It seemed further complicated when Carson suffered a hard hit to the head thanks to the thigh of teammate Jacob Hollister on the first series of the game and spent a few minutes being evaluated for a concussion.

But Carson passed the concussion protocol and returned to the game and Carson and Penny spent the rest of the game splitting snaps.

Carson finished with a bounce-back 102 yards on 23 carries and a touchdown, and Penny had 74 on a career-high 15 carries and scored twice — once on the ground and another on a 13-yard pass.

Carson and Penny each said after the game the split in carries is fine with them.

“It’s good,” Carson said. “It keeps both of us healthy not putting the load on one person. We complement each other really well. It’s good to see that.


“We have two different running styles, so it keeps the defense on their toes. They don’t know what to expect.”

Lockett still ailing

Seattle’s leading receiver, Tyler Lockett, finished the game without a catch, though he had three passes thrown his way, including one late in the second quarter in the end zone when he appeared briefly open.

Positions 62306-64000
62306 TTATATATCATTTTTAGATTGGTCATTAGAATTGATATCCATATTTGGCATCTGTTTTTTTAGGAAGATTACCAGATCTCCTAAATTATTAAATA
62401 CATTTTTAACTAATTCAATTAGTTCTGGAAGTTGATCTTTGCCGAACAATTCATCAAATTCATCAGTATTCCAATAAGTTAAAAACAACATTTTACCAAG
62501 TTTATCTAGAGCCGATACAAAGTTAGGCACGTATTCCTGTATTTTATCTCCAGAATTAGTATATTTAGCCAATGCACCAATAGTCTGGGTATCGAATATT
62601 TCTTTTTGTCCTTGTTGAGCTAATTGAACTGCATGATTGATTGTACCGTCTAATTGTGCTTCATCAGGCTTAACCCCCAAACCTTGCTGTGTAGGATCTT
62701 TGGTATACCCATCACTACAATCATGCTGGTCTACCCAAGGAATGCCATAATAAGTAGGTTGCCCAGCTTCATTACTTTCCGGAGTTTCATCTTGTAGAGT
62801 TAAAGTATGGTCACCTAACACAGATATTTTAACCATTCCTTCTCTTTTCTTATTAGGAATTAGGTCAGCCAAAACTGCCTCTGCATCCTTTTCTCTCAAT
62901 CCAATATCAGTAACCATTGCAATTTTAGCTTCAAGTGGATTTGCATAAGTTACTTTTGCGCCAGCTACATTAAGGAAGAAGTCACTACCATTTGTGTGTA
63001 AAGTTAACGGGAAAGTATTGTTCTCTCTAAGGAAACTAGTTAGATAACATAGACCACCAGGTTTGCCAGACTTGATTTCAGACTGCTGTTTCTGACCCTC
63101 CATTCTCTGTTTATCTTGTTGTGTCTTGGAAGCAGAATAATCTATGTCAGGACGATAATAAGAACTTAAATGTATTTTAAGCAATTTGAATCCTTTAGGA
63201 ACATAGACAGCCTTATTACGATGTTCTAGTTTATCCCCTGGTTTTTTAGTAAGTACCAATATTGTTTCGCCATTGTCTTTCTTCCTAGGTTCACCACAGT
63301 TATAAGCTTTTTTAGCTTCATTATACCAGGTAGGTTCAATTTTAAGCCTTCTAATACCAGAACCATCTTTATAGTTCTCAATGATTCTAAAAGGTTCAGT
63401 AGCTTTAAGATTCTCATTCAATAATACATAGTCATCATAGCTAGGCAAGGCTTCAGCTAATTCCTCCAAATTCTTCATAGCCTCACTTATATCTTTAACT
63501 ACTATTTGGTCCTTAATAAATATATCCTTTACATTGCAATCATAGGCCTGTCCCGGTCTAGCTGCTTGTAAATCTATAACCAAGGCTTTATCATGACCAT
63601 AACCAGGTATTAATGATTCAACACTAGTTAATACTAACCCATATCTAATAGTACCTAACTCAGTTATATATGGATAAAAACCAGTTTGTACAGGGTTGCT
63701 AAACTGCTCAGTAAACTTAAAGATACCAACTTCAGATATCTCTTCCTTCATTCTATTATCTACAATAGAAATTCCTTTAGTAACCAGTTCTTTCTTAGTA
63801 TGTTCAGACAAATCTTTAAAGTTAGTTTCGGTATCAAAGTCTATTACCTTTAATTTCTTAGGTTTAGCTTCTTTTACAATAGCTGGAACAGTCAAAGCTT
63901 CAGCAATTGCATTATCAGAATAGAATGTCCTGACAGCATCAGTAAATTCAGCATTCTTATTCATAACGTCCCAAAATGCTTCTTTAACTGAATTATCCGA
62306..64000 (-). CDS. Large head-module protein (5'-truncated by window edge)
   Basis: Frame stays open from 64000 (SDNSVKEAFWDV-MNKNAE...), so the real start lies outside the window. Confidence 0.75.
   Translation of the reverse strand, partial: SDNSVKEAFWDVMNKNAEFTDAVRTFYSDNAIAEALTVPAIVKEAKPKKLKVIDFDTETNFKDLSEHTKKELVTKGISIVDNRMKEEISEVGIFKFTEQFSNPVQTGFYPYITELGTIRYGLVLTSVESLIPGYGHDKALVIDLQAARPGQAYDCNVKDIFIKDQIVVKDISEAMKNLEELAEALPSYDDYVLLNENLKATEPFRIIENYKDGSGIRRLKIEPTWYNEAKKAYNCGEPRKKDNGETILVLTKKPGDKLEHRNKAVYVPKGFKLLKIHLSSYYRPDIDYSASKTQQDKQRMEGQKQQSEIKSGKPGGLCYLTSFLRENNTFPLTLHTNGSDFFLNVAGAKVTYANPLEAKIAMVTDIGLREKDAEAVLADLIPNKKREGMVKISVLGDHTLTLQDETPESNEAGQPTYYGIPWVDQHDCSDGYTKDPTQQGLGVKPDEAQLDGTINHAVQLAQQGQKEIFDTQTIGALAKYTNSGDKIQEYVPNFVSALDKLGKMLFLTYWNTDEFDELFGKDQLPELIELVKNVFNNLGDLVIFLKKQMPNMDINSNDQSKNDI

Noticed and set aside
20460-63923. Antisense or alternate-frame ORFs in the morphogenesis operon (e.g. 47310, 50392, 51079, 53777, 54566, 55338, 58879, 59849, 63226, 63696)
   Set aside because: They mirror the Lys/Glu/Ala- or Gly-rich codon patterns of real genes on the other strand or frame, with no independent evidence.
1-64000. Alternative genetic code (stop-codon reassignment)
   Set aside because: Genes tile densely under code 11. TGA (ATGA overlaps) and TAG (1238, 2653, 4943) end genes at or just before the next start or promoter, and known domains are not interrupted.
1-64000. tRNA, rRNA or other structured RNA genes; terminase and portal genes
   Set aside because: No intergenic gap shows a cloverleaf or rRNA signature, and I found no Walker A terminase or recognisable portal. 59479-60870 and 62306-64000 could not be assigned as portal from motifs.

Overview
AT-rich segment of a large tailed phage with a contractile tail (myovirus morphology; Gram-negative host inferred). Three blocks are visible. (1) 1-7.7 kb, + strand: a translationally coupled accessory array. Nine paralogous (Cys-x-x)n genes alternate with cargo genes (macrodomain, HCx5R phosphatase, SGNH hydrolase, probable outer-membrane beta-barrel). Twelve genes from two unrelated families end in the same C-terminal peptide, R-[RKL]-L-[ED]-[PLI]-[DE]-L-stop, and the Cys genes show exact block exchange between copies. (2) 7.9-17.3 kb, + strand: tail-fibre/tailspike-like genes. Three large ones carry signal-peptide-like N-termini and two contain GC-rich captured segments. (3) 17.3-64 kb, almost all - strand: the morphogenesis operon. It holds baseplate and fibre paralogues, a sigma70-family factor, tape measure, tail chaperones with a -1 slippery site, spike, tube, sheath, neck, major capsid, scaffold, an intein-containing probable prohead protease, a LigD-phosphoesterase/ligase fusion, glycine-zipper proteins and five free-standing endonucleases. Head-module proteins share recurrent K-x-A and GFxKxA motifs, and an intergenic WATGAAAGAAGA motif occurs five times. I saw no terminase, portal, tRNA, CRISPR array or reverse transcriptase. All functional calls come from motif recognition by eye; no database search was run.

He has just one catch in the past two games after suffering a shin contusion against San Francisco.

This week he was also one of at least eight Seahawks who caught a flu bug.

Carroll said all of that caught up to Lockett this week.

“He was real sick again,” Carroll said. “He’ll be better this week if he can stay away from it. I know a lot of teams had this flu thing. It was legit. We played right through it.”


Lockett and David Moore — who also had the flu during the week — wore onesies with the Canadian flag, an homage to teammate Luke Willson, who they said had helped nurse them through their illness.

Carroll noted the support of teammates saying “guys contributed to helping them and it was not a factor for us at all tonight. We played right through it.”

Ansah leaves with stinger

Defensive end Ziggy Ansah continued his breakout of last week with a tackle, a game-high three quarterback hits and a pass batted down at the line of scrimmage.

But he left the game on Minnesota’s final offensive series and was evaluated for a stinger.

Carroll indicated that it was not serious.

“He had a stinger,” Carroll said. “I don’t know how bad, but they did not think — it was resolved, so that’s a good sign.”

Defense rues miscommunication

The Vikings scored 30 points. But the Seahawks felt as if they mostly had themselves to blame for most of them.